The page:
Big Bend Brewing Co. Files For Bankruptcy, Ending Local Hopes For Its Return
Alpine's Big Bend Brewing Co. has filed for bankruptcy, ending hopes the West Texas craft beer slingers — with names like Terlingua Gold, La Frontera
The move comes more than six months after Big Bend Brewing announced they were suspending operations. At the time, the company said they remained "hopeful" and were "working hard to make the stoppage temporary."
But on Wednesday, as first reported by the San Antonio Express-News, the brewer — as Trans Pecos Beverage LLC — filed for Chapter 7 bankruptcy in San Antonio.
The company's bankruptcy petition says Big Bend Brewing estimated the number of its creditors to be between one and 49. The company also listed both its estimated assets and its estimated liabilities between $1 million to $10 million.
The company listed Big Bend Brewing's Alpine taproom as its principal asset. However, the company listed its principal place of business as a location in northeast San Antonio, where it had plans to set up a $3 million production facility. But those plans were halted late last year when the company came across "a combination of unforseen hurdles,"as they described it back in December.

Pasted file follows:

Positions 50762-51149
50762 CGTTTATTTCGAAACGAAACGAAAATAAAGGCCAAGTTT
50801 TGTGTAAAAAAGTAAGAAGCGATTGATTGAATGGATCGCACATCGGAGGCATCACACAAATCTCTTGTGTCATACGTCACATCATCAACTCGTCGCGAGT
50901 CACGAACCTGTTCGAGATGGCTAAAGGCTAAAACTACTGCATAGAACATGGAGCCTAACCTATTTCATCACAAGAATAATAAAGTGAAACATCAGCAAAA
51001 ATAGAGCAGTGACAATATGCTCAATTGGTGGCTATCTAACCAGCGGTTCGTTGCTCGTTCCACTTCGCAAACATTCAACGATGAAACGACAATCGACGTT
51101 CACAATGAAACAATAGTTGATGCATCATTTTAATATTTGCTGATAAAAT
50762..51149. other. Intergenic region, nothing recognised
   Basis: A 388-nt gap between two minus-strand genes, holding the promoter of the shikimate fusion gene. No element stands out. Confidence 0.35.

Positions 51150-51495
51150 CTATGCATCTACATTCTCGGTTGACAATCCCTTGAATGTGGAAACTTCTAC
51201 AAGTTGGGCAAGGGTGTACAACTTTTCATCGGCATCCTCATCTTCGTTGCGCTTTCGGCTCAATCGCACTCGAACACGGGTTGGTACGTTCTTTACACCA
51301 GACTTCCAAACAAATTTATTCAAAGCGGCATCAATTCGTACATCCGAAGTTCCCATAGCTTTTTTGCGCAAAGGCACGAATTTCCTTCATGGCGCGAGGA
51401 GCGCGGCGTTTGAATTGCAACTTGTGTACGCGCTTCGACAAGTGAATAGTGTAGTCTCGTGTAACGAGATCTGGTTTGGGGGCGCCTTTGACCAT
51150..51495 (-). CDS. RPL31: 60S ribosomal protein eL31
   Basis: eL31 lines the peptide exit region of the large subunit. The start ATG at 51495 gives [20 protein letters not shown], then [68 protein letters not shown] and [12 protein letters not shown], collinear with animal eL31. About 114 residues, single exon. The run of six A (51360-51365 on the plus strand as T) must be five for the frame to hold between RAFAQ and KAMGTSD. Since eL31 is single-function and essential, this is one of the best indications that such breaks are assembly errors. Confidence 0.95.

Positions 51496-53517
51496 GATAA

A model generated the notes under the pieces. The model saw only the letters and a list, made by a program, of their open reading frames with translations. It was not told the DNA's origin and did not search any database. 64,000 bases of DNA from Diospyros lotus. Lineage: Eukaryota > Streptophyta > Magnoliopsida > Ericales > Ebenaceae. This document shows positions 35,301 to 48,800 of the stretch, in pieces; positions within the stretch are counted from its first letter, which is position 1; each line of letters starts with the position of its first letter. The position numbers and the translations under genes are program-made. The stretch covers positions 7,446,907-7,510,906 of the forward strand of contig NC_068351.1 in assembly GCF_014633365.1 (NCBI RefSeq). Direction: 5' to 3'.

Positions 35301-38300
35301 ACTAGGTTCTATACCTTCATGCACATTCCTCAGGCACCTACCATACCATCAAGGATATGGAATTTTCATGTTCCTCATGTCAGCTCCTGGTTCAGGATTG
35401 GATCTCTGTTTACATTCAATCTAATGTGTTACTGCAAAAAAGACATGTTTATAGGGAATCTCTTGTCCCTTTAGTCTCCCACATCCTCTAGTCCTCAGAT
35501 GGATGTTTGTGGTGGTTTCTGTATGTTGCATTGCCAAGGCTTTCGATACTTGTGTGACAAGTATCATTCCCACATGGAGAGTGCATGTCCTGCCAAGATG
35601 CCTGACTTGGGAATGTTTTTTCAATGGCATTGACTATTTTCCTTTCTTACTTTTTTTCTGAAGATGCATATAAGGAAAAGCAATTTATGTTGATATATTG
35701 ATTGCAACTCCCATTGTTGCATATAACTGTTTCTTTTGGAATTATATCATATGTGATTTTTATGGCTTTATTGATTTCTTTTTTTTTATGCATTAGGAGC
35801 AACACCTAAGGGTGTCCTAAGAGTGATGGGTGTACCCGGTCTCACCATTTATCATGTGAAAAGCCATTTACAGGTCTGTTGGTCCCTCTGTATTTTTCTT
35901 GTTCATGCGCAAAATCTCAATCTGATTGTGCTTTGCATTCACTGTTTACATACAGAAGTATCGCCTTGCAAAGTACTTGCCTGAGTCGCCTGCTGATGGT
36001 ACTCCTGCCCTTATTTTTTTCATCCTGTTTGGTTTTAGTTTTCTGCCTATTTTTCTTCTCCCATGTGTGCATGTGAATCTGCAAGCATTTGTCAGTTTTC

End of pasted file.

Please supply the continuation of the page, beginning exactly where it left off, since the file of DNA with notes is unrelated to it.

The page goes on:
Those hurdles included the bankruptcy of the Canadian company Big Bend Brewing was purchasing their manufacturing equipment from. The West Texas craft brewery reportedly paid more than $1 million for the production equipment, including fermenters, a boiler, and silo.
The move into the San Antonio area was the company's attempt to stay afloat.
Big Bend Brewing’s vice president of operations Mahala Guevera told the craft beer website Brewbound that the company needed the new production facility in order to be “financially sustainable.”